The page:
A Matter Of Diffusion
Every lover of music has his pet theories and every theory, it seems, its season. Speaker efficiency and wide frequency response were popular in the 1950s, during the heyday of those hulking Klipschorns and James B. Lansings. The Quad ESLs caught on a few years later, when midrange transparency seemed to be what separated hi-fi from the real McCoy. In the late '60s Amar Bose of MIT concluded that the ratio of direct to reflected sound was lopsided, and redressed the ostensible imbalance with his model 901s. Jon Dahlquist, Richard Vandersteen, and others converged on loudspeaker time and phase discontinuities in the '70s. Up in Canada, Mike Wright reworked the textbook electrostatic speaker for maximum bass slam and dynamic scaling; he had to seal the resulting apparatus in a fragile shroud of sulphur hexafluoride gas to keep it from arcing itself to death. Near Los Alamos, physicist Alan Hill blamed excessive moving mass; he weighed in with a near-massless tweeter comprised of a helium-bathed plasma that expanded and contracted in mid-air at audio frequencies. While Pass (Threshold), Iverson (Electro Research), Curl (Mark Levinson), Otala, and others tackled amplifier linearity problems, over in Scotland Ivor Tiefenbrun impishly insisted the front end was to blame, eventually elevating the turntable in general and the Linn Sondek in particular to new import.
Without wishing to deny the aforementioned trailblazers their due, it is my lot to report that a peculiar-looking device called a "quadratic residue diffusor" leaves little doubt that what largely separates the listening room from the concert hall is the acoustic "fingerprint" of the listening room itself. Most anybody could have told you so (my grandma for one: "Can't put a gallon in a quart jar, son"), but I'm here to say these diffusors represent a powerful new way to address the fact. They're already turning up in recording studios and some concert venues, and once you've heard them, as you will, in the soundrooms of dealers and the living rooms of fellow audiophiles, you're likely to accuse your own listening chambers of having heretofore obstructed your very pursuit of the high end---of having bludgeoned sonic detail, mocked correct instrumental timbre, and thwarted the replication of concert-hall soundfields.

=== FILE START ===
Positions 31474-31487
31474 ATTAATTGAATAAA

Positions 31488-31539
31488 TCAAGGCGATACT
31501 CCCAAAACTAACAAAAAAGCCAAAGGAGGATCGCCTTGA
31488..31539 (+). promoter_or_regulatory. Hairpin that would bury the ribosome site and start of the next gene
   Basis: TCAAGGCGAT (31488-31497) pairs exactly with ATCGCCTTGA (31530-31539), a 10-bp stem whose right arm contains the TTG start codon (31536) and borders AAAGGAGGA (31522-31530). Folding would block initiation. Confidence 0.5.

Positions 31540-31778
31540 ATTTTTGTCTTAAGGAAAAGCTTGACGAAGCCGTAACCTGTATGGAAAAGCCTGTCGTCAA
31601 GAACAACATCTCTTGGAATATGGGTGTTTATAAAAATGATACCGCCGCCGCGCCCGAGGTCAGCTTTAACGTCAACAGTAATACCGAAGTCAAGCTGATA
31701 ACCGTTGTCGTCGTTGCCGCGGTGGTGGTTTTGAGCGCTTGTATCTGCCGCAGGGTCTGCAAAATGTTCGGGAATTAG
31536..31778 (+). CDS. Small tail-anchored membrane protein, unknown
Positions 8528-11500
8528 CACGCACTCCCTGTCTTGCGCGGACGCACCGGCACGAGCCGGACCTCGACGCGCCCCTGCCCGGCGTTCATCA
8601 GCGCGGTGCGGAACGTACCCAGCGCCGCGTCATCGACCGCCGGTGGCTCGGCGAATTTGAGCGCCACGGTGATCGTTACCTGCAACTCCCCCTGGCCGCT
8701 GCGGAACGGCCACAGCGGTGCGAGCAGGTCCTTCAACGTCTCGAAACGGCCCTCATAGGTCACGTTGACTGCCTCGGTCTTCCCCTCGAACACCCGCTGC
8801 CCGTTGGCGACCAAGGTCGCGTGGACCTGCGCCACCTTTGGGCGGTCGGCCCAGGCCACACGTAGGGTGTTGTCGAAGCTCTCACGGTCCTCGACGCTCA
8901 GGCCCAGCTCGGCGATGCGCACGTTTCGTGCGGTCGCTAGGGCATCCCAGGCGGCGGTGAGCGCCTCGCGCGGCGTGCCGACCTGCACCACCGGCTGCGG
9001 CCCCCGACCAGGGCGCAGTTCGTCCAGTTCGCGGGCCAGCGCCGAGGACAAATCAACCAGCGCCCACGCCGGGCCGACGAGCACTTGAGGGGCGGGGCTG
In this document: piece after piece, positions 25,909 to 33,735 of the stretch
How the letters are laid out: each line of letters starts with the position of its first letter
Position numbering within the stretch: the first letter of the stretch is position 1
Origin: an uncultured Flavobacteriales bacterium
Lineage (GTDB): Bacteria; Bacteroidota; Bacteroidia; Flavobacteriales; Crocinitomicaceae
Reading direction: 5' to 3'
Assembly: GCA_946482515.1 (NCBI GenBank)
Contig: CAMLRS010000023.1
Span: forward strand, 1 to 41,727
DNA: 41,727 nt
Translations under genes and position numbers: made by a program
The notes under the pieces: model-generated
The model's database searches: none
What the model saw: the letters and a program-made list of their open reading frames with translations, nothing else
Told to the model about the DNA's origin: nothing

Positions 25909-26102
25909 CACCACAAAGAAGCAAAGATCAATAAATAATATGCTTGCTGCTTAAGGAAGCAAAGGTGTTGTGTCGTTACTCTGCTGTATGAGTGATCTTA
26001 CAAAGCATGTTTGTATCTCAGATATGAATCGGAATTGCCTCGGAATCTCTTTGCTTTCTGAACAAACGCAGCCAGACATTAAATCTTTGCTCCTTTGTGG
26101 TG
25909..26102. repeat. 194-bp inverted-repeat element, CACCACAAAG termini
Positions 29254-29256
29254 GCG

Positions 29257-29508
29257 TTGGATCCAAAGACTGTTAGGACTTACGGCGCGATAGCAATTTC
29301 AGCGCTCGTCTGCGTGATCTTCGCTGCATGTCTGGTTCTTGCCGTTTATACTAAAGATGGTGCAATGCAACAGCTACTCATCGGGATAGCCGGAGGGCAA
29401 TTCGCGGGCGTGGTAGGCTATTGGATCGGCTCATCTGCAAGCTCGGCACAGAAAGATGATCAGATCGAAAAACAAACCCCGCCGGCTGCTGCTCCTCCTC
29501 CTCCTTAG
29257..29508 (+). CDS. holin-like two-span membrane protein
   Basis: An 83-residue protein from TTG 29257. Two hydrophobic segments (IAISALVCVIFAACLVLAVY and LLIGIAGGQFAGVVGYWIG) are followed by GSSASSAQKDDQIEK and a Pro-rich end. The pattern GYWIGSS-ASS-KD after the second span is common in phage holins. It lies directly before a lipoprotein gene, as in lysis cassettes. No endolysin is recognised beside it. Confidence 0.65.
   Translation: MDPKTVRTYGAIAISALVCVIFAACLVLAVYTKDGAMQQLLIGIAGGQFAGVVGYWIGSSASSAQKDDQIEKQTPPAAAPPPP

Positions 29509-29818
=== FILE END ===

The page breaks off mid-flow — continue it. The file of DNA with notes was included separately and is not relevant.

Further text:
The concept of diffusion will be new to most audiophiles. By and large, we're accustomed to thinking that sound striking a surface can be either reflected (as when a billiard ball bounces off a side cushion) or absorbed (as when it drops into a pocket).
Think of diffusion this way: The billiard ball strikes the cushion and is instantly shattered into sawdust-sized microballs that scatter across the whole table. You need reflection and (especially) absorption to win at billiards; to get your living room to sound like a symphony orchestra playing in a good concert hall, you'll need diffusion, too. To grasp why, consider that, at your ear, the arrival schedule of acoustic reflections supplies the brain the information it needs to get a "fix" on the listening room: its approximate dimensions and geometry, and to some extent the treatment of wall surfaces and other large objects. Let's assume that, with software of appropriate quality, your audio system successfully resolves the nuances of timbre, imaging, and acoustic space that mark the recording site as Carnegie Hall. What happens in your listening room? The ear-brain is presented with two conflicting acoustical field reports: Carnegie Hall on the one hand and your living room on the other. Maybe if you trained yourself long enough, you could become deaf to the living-room layer and experience only the Carnegie Hall layer. (If so, I promise you'll be the subject of great curiosity among psychoacoustics researchers.) At best you'll learn to live with the dichotomy you've got.
Theoretically, diffusion chips away at the listening-room layer in several important ways. First, it tampers with the arrival schedule of normal room reflections in ways that make it hard for your brain to get a clear fix on the listening-room layer. In an untreated room there will be clearly defined energy spikes over time as the sound ricochets off hard surfaces and arrives at the listening position. The position of these spikes on the time track is what tips off the ear-brain as to the location of side walls, ceiling, floor, and other large planar surfaces. Increase the distance between your speakers and room boundaries and you move the spikes further down the time track, away from the direct sound. A strong energy spike arriving 15ms after the direct sound suggests a reflecting surface, say a side wall, nearby. Because sound travels about a foot every millisecond, the reflected path length is only about 15' longer than the direct path length, putting the speaker rather near the reflecting surface. (If the time gap between the direct sound and the first reflected spike is less than 10ms, the ear-brain processes the information as a disruption, or shift, in image.) Place a diffusor at the reflecting site and you scatter that energy across a very broad angle (functionally 180 degrees), meaning only a very tiny fraction of the reflected energy will be steered directly to the listening position. Deprived of the clear 15ms spike, the ear-brain should not be able to accurately "fix" the location of the side wall.
Note about the author: Keith Yates was a founder-owner of both Keith Yates Audio, a high-end retail store in Sacramento, California, and Audio Vaeritae Recordings, a small classical record label, from March 1981 through April 1991. He now designs Home Concert Halls and advanced Home Theater systems (website,) and works as a consultant to high-end audio/video retailers and manufacturers nationwide. His writing has appeared in Stereophile, Audio, and many other magazines.